Phew €24 million, I would have to win more than one lottery to buy that!! Can you just imagine the house work :( You would need a few more million to pay the staff.

Great post and of course as it is near to home I appreciate it further.

That soup looks interesting, must make a note of it. Thanks for this one. Diane

SavoringTime in the Kitchen said...

I always feel I'm transported to another place and time when I come here, Deana! Gosh, that castle must be hard to heat in the winter but then, Brangelina would only stay there for a few months in the summer, right?

This soup sounds like something you'd find on the menu of a 5-star restaurant! The flavors sound amazing. I can't believe I have yet to try de Puy lentils!

Vanessa said...

I really want to listen to those Chants d'Auvergne myself. I once visited the Dordogne when I was 10 and also the caves at Lascaux which were incredible. Those castles make me dream and the delicious soup would be a perfect accompaniment.

La Table De Nana said...

I am like Susan and cannot believe I have not tried the De Puy lentils..i remember Diane's post too..Josephine baker..hmm wonder if she sold or willed it?The last photo of the soup looks like a mosaic..a work of art..
You chose the perfect dishware to showcase.
Loved the movie Chocolat..

La Table De Nana said...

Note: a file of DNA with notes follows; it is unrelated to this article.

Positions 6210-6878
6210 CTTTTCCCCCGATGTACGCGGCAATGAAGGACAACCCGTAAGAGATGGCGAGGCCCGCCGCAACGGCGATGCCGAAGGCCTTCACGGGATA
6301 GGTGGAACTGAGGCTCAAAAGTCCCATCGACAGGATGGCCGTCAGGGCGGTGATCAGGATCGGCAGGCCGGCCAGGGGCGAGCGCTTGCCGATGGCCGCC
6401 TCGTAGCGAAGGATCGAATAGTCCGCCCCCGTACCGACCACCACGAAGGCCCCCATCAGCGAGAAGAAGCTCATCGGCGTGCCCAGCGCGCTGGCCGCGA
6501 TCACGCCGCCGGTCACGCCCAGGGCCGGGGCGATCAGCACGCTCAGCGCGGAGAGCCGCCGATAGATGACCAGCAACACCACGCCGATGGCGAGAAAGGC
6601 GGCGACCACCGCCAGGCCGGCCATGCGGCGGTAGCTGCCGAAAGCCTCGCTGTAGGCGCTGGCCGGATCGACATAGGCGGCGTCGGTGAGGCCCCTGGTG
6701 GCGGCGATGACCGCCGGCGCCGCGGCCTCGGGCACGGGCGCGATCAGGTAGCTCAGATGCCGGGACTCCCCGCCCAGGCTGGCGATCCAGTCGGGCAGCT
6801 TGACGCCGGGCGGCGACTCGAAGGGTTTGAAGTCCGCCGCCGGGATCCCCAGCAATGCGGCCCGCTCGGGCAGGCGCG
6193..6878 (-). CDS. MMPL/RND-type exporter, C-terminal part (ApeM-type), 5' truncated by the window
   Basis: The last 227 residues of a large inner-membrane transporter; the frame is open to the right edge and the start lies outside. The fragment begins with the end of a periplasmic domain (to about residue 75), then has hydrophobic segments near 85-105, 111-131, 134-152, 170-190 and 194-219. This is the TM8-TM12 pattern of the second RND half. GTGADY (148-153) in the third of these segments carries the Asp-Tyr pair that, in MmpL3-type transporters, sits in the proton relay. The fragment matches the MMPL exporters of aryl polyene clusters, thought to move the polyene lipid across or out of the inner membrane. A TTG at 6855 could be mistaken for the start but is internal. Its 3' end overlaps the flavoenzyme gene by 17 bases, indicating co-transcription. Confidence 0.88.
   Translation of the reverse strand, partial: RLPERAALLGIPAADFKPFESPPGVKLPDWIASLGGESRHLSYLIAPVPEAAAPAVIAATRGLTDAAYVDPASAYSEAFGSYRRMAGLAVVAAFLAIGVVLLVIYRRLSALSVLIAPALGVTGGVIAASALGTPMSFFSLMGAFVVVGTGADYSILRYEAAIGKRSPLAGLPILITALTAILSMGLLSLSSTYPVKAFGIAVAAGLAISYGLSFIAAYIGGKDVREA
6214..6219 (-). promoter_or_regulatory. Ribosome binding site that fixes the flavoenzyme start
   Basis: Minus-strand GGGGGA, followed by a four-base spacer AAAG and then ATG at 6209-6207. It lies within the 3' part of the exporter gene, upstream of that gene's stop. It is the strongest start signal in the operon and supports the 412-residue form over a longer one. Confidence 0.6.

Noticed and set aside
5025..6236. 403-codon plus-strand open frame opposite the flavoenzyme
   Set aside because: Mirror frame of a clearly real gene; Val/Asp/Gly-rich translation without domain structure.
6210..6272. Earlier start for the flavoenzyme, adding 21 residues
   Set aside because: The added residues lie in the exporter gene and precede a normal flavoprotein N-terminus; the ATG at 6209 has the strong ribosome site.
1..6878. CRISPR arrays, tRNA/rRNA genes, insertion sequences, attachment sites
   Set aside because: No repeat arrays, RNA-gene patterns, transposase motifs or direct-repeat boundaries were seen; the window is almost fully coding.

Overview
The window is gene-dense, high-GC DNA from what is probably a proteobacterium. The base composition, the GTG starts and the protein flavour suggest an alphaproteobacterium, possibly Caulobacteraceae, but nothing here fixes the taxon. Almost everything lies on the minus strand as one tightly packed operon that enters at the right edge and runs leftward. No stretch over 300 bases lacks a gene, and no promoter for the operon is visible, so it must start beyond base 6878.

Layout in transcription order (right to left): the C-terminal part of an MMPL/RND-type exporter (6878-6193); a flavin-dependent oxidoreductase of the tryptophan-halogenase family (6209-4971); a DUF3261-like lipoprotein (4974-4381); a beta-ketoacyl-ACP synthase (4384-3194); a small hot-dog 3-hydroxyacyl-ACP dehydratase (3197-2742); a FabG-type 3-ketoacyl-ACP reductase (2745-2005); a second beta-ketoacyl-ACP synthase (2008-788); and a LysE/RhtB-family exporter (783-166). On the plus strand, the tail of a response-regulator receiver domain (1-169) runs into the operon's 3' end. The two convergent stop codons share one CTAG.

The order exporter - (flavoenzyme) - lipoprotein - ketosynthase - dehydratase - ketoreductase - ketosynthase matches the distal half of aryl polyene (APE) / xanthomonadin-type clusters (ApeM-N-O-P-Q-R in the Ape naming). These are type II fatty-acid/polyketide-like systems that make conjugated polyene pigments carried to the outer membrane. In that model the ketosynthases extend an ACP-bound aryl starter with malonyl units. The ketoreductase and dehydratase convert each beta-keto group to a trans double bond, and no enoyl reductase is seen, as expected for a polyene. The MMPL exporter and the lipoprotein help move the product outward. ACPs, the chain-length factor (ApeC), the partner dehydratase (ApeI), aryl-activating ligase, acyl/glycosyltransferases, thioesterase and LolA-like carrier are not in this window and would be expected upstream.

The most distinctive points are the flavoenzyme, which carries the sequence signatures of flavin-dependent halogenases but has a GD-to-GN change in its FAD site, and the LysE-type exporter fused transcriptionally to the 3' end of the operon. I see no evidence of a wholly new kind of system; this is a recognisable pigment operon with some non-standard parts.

PS we have been watching wonderful shows you would love on a channel from FRance.. last week Paris from rooftops.. oh my gosh the history..the arrondissements.the museums.. the rooftop gardens.. the tiny places ..a home in a clocher! So well done..History at it's best.

Erika Beth, the Messy Chef said...

That looks wonderful! And perfect for the coooooold days NYC is having right now. Brrr!

tasteofbeirut said...

All I know from the Dordogne are the tales (food-related) of our family friend Jacques who would spend his summers there. I still remember the expression on his face.
Well, I can daydream too, but even the castles of France in the winter are cold and damp; I much prefer escaping to the Seychelles islands if I can help it.
This dish is superb, but then everything you make is worthy of being eaten by François 1er or Louis VI !

Kate said...

Creamy soup! I actually have a package of chestnuts...thank you. I totally love the rivers and castles you have shared.

Linda said...

Oh how I loved this post...well all of your posts Deana!
The soup looks amazing...I am buying a lottery ticket, so maybe I can run away to France immediately...lol
But most of all those dishes are simply magnificent...just gorgeous!

Becky said...

That looks wonderful -- and so perfect for the weather we've been having. Duck soup!

Ana Powell said...

Your work is absolutely divine.
Wishing you a lovely weekend ♥

All Our Fingers in the Pie said...

I have the duck fat in my freezer and lentils in my cold room. I must try this. Loved the story, history and pictures.

David Julian said...

I just posted my recipes for hot toddies and I'm sitting here reading your post and enjoying the warmth it brings. You are such a wonderful writer, in addition to being a consumate foodie. I love the way you describe the locations in France. I'm going to try the recipe, as it was -7F in Chicago this morning. Warming from the inside is important here. But I will use the duck fat. While I imagine you can substitute for a pure vegetarian option, I don't think you can find a better fat for making anything crisp than duck fat. And around here in the winter, we need some fat to help keep us warm! Great work!